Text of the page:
Just when you thought it was safe to come out from under the covers, with some trepidation, we turn the calendar
Welcome to October, gang. Trick-or-treat month for little kids. Trick month for big kids. Wall Street’s month of hell. Remember the Crash of ’29? The Crash of ’87?
Even if the stock market were to enjoy a rare October rise, it doesn’t matter. You’ll still be scared out of your wits before it’s done.
The scare-mongers and historians will be out in full force.
You will be bombarded in the coming weeks by haunting stories about the spectacular stock market crashes that always occur in October.
But you’ll survive, because the bear market has conditioned you for the worst. Your skin is thicker. And you’re sporting a flak jacket, crash helmet and an Alan Greenspan Halloween mask.
Although you may not know it by listening to the pundits who are paid to spread sunshine on Bay Street and Wall Street, we’ve already had our crash, thank you.
The punishment has been slow and tortuous, but it sure has felt like a crash, even if it hasn’t grabbed the headlines of the most celebrated crashes.
The granddaddy of all crashes was Black Monday, Oct. 19, 1987, when one trillion dollars was chopped off the Dow in a 508-point (22.6 per cent) blood-letting.
In the Crash of ’29, the Dow plunged 25 per cent in two days in October.
But this crash has been run in slow motion with the pain being inflicted in subtle 100-point fender benders.
Since early 2000, the Dow has lost more ground than it did in the two greatest panic-driven crashes of ’29 and ’87.
The Dow has lost 32 per cent during that time while the TSX composite has been pounded down 45 per cent from its peak in July 2000.
The Nasdaq composite has been the hardest hit of the major exchanges, losing 76 per cent.
As we write this, the Dow, short-circuited by General Electric (GE-NYSE), is in a last-Friday-in-September 300-point freefall that could prove to be another ominous sign as we head into October.
Of course, there is always a silver lining – yes, even in October.
While it’s the worst month for the markets, it also has a history of being the catalyst that puts bear markets out of their misery.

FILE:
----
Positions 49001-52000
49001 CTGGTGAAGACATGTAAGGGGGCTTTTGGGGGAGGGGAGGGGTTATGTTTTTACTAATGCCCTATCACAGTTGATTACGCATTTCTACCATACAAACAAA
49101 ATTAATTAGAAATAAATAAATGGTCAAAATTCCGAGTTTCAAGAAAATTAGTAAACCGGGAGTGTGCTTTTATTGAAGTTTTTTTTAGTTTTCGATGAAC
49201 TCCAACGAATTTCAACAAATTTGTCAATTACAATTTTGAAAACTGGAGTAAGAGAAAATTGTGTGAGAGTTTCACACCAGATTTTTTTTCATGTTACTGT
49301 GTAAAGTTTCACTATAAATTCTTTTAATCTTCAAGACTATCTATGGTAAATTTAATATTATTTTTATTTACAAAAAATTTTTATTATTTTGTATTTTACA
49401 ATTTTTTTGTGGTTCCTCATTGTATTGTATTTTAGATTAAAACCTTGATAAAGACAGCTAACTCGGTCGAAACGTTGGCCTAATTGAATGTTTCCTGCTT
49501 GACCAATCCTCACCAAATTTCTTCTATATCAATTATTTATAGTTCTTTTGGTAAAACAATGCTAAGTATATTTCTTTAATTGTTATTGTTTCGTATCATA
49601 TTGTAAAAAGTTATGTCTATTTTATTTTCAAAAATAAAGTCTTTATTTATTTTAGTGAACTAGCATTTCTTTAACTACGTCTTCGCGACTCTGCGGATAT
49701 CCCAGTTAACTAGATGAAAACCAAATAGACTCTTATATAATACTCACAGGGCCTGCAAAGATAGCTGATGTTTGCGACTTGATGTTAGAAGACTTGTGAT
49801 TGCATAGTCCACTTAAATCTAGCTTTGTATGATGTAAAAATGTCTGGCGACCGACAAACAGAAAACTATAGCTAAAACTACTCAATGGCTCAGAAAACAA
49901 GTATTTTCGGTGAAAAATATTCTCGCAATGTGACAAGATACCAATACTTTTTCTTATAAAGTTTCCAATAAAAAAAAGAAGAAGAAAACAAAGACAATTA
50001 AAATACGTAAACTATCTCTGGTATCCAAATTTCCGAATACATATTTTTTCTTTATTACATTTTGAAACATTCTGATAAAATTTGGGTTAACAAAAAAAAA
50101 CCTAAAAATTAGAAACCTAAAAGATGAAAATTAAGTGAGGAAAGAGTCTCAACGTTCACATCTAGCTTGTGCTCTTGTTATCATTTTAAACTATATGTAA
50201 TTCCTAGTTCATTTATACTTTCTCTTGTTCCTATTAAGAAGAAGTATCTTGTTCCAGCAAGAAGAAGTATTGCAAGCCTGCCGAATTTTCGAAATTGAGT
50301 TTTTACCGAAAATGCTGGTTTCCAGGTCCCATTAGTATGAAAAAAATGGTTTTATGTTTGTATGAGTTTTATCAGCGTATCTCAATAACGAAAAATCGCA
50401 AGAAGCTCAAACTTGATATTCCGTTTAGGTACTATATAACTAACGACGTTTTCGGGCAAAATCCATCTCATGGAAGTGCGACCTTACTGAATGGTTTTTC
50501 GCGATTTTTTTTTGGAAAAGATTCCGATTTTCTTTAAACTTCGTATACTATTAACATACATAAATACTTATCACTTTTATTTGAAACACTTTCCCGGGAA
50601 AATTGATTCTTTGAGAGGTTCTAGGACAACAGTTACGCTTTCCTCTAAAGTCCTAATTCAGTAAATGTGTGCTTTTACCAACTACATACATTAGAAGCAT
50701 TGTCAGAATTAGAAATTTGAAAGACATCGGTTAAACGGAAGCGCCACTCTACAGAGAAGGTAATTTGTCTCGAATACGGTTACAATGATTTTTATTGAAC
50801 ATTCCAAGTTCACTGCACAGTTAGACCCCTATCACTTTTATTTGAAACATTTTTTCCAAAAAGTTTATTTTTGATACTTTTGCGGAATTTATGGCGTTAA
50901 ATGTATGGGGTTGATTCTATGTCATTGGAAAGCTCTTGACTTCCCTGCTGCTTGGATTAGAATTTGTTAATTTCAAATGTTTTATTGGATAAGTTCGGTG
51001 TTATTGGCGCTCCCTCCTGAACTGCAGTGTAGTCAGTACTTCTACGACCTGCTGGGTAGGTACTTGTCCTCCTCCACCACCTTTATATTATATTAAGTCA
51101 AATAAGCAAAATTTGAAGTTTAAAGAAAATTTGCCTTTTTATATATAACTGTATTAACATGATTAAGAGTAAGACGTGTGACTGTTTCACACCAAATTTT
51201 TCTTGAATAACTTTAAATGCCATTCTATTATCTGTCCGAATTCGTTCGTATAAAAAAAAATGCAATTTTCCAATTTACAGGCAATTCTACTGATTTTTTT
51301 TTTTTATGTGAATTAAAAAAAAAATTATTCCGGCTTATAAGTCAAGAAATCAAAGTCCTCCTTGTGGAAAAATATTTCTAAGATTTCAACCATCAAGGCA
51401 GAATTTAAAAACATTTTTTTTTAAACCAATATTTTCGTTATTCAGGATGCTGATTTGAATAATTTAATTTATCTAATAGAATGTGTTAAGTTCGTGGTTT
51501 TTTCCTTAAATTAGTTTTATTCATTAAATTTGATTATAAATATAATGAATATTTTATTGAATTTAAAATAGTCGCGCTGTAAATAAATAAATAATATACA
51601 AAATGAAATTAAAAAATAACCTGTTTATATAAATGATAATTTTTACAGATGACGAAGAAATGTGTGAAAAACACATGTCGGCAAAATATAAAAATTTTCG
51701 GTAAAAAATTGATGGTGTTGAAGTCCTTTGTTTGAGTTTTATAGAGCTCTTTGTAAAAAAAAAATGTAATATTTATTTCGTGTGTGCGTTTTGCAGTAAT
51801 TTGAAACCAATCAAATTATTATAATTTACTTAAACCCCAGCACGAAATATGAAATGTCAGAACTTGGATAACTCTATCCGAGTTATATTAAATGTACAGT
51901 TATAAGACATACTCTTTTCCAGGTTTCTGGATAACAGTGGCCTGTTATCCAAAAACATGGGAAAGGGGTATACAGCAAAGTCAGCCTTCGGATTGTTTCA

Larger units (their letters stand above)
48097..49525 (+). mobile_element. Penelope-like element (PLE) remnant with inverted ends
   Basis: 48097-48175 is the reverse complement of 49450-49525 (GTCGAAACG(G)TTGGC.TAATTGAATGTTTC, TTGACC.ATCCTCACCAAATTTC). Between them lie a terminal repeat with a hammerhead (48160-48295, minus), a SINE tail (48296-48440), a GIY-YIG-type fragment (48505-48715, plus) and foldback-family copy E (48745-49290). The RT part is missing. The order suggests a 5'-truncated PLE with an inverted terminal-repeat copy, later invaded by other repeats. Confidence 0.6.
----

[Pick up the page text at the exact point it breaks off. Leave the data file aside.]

October swoons on the market have set the stage for sustained bullish turnaround rallies on nine occasions – 1946, 1957, 1960, 1962, 1966, 1974, 1987, 1990 and 1998.
If October does have another historic one-day crash in store for investors, what do you do?
Most importantly, don’t let your fund manager go on vacation.
The day all hell broke loose on Black Monday, with a trillion dollars vanishing from the Dow in a single day, legendary fund manager Peter Lynch was golfing in Ireland.
Lynch drives home the point, in his book One Up On Wall Street, that timing the market is a fool’s game.
The Fidelity Magellan fund that Lynch managed lost 18 per cent, or $2 billion in assets, on Black Monday, the day after then-president Ronald Reagan gave the U.S. economy a thumbs up, proclaiming “there is nothing wrong with the economy.”
Lynch emphasizes that shareholders who didn’t succumb to panic selling had recovered most of their losses within 18 months.
Lynch cautions that “when you sell in desperation, you always sell cheap.”
But there’s no need to fret.
We will go out on a limb here and guarantee there will be no stock market crash on Oct. 19, 2002.
It’s a Saturday.
* STRAIGHT TALK: “If you’re investing in a company or you’re running a company that’s counting on a recovery in the second half of the year, or counting on a robust economy in 2003 to make your numbers, I’d redo the plan.”
– Jeffrey Immelt,
CEO, General Electric.
* STREET TALK: Until analysts have the guts to say ‘sell’ on stocks in a freefall without parachutes, how can they expect to regain a shred of respect from investors?
Still, sell remains a dirty word in analyst land.
While companies such as Nortel Networks (NT-TSX) and Shaw Communications (SJR.B-TSX) continued to tank, neither company carries a single sell recommendation. Nortel had a buy and three holds as it sunk to 70 cents and Shaw had two buys and two sells as it toyed with a 12-month low, ending the week at $13.25.
Scotia Capital, for example, issued a report on the day Nortel hit 70 cents with a hold recommendation and 12-month target of $1, reducing the 2003 forecast to a loss of 10 cents per share from a profit of five cents per share.
“Given the challenges and risks, we believe that investors should hold their shares but strongly discourage accumulation of additional shares at this time,” Scotia wrote in its report. “We believe Nortel has sufficient liquidity to make it through the end of 2003.”
Easier for them to say.
* SAGE WORDS: “To the daring belongs the future.”
– Emma Goldman,
The Blast, Jan. 15, 1916.
HOT ALBERTA STOCK: Baytex Energy
Up $1.20 (+17.4%) on 3,099,700 shares (for week ending Sept. 27).
A powerful one-day spike on 2.2 million shares had the rumour mill working overtime with speculation of a juicy takeover of the Calgary-based oil and gas player or a reorganization into an income trust. C’mon, Baytex, spill the beans!
COLD ALBERTA STOCK: Hardwood Properties
HWP-TSX Venture 6 cents,
Down 27 cents (-81.8%) on 92,000 shares (for week ending Sept. 27)/
When Hardwood hit the market a few years back, its connections to a major Calgary real-estate success story had shareholders comparing it to Boardwalk. Turns out it’s not even the next Baltic. Hardwood has been rendered an “inactive issuer” by the TSX Venture exchange and said it may seek to voluntarily delist its common shares, subsequent to the company's 30-cent-per-share cash distribution to shareholders.